# Conditionals II: no truth conditions?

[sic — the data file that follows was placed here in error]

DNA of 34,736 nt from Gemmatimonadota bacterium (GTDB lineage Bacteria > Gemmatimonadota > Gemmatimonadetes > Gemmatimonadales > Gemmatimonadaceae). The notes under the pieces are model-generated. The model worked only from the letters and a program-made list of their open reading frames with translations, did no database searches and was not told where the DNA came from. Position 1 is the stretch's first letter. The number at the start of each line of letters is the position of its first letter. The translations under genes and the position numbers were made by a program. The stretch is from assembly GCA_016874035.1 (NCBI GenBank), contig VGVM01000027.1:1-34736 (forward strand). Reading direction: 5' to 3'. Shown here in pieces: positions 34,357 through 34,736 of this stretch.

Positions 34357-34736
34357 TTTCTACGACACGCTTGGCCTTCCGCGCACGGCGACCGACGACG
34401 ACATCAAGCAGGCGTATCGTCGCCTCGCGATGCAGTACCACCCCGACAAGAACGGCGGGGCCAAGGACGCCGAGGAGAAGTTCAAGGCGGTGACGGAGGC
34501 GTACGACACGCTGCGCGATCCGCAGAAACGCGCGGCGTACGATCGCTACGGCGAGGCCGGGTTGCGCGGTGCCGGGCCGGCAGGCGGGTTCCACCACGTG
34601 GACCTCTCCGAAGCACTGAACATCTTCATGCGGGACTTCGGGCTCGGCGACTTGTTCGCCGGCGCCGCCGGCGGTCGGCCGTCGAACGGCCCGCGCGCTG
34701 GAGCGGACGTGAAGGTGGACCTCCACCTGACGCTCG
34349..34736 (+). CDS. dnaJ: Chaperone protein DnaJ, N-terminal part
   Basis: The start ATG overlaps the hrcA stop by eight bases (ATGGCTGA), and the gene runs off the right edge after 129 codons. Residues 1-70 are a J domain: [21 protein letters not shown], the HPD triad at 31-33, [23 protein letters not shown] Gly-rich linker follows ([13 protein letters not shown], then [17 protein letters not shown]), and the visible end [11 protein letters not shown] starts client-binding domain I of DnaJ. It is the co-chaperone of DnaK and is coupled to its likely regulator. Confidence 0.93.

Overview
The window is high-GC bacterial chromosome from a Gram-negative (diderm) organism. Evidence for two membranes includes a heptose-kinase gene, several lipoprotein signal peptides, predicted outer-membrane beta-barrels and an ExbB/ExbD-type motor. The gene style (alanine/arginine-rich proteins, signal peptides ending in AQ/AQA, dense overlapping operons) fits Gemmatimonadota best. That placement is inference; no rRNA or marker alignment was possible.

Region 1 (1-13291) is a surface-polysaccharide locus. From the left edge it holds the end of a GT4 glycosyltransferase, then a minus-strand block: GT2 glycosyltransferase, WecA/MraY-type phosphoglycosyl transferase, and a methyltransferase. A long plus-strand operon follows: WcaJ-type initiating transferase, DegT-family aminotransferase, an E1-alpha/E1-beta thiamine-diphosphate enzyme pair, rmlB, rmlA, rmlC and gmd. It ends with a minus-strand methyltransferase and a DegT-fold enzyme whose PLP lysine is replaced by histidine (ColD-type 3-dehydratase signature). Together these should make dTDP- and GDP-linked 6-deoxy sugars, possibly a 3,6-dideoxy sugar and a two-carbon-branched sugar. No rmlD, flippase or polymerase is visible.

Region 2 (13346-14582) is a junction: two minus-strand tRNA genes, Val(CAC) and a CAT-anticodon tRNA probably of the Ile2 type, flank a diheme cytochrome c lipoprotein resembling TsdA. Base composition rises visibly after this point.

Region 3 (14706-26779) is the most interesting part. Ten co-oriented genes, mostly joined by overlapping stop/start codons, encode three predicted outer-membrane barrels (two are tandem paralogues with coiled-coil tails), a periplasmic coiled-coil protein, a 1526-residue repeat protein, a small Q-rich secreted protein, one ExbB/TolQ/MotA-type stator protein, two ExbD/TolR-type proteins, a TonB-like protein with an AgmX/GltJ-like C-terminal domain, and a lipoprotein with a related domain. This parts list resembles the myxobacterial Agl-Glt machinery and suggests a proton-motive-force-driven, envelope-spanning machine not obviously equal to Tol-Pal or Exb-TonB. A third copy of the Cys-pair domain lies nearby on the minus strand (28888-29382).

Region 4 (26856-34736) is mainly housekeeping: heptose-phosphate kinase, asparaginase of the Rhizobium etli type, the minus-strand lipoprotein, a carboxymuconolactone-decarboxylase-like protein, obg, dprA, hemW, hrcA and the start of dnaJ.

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1 Conditionals II: no truth conditions? UC Berkeley, Philosophy 142, Spring 2016 John MacFarlane 1 Arguments for the material conditional analysis As Edgington [1] notes, there are some powerful reasons for thinking that the material conditional analysis is right. The or-to-if inference seems good: or-to-if inference And so does the not-and inference: A B if A,B (A B) if A, B not-and inference If either of these are valid entailments, they show that A B entails if A,B. And we ve already seen that if A,B has to entail A B, if Modus Ponens is to be valid for the indicative conditional. If all of these are valid entailments, the indicative conditional is equivalent to the material conditional. Can you think of a case where you d be reluctant to make any of these inferences? In the section on relevance, we learned to be skeptical about drawing conclusions about entailment from intuitions about the goodness of inferences. So there is room for maneuver here: we could try to explain why the or-to-if and not-and inferences are good modes of reasoning without taking them to be valid. We ll see a couple examples of this a bit later. 2 Arguments against the material conditional analysis We ve seen how Thomson (and Grice) try to explain away the counterintuitive consequences of the material conditional analysis. Edgington points out that their story can at best explain why we refrain from asserting conditionals when we only know that their antecedents are false or their consequents true. So she proposes to focus on other things: when do we accept them? (believe them) when do we reject them? (disbelieve them) when do we think them likely/unlikely? 2.1 Questionnaire The questionnaire [1, p. 33] is a way of filtering out conversational norms (you re not making an assertion, just indicating which you think is true). April 27,